What bright colors do you usually favor?
“I like reds and oranges. I don’t think pink looks right on my skin tone.”
Saada applies one of her go-to lip hues, MAC Lipstick in Russian Red.
Vintage issues of Ebony and Essence in the living room.
Let’s talk hair — yours is kind of amazing.
“Well, I stopped eating meat for a few months, like for maybe six months, and my hair changed. For the worse. So, now I’m eating meat again, and I’m also using different products to bring the curl back.”
Have you always worn your hair natural?
“I don’t like that word, ‘natural.’ It’s like a new thing. Natural. It’s just your hair. No other race says ‘Oh, your hair is natural.’
So you don’t have any issues with girls who press or relax their hair?
“I think it doesn’t matter. If you want to wear your hair straight, then wear it straight. I’ll wear my hair straight, I’ll flat iron it or get a blow out — one of those Dominican blow outs. But it shouldn’t be your identity, like ‘Oh, I’m a natural-hair girl.’ I’ve been on natural-hair blogs, but i’m like ‘No, I don’t want to be put into that box.'”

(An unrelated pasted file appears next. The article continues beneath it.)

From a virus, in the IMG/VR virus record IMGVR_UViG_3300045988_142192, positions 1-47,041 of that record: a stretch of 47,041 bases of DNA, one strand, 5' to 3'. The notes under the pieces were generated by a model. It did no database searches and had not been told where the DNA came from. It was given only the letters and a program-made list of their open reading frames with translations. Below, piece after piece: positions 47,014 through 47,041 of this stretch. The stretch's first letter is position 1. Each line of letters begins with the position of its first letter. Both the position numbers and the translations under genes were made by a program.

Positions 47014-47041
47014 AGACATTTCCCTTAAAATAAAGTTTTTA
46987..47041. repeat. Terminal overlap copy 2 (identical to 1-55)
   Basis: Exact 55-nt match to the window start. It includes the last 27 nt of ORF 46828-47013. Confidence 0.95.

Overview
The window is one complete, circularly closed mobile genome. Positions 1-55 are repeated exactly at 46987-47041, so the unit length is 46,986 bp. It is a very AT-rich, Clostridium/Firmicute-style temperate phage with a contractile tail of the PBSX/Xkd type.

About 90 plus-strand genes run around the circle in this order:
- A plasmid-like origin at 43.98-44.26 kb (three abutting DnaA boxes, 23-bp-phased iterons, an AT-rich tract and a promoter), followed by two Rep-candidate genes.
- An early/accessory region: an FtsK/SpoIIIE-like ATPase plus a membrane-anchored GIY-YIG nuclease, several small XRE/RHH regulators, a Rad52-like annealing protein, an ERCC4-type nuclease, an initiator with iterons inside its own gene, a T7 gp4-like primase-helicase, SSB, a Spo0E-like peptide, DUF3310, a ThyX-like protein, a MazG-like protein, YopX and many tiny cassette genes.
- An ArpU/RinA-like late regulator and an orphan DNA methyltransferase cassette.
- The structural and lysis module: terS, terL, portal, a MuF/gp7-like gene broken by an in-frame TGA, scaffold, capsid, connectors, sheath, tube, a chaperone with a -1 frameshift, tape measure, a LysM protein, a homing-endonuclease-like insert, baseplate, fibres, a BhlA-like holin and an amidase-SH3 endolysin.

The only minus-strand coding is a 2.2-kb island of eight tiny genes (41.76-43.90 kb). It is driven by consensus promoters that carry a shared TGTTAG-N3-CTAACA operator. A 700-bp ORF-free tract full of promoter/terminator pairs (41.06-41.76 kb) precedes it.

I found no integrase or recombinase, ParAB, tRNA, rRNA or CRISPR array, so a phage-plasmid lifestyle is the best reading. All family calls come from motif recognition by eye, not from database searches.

It’s funny, because we just interviewed Imanand she said basically the same thing — that she doesn’t want to be considered a traitor to her race just because she wants to wear her hair a certain way. Do you agree with her?
“I totally agree. Just because it’s an Afro, it’s natural? What if I naturally had wavy hair? Does that discredit my blackness?”
Yanghi shirt and full-length skirt, Casio watch.
So, what do you use on your hair?
“I use an all-natural shampoo and i try to only wash my hair once or twice every two weeks because it’s very, very dry. Like, it drinks water. I comb it out with my fingers because I don’t want it to tear, and then I put in the deep conditioner and let it sit, for maybe a half an hour. I use a deep conditioner maybe once every two weeks. Then I wash it out, scrunch it up and let it air-dry. I do not blow dry my hair. So, if it’s winter, I have to wash my hair the day before.”
Why no blow dryer?
“I don’t like using too much heat on my hair because it’s already damaged.”
Are you into using oils on your hair?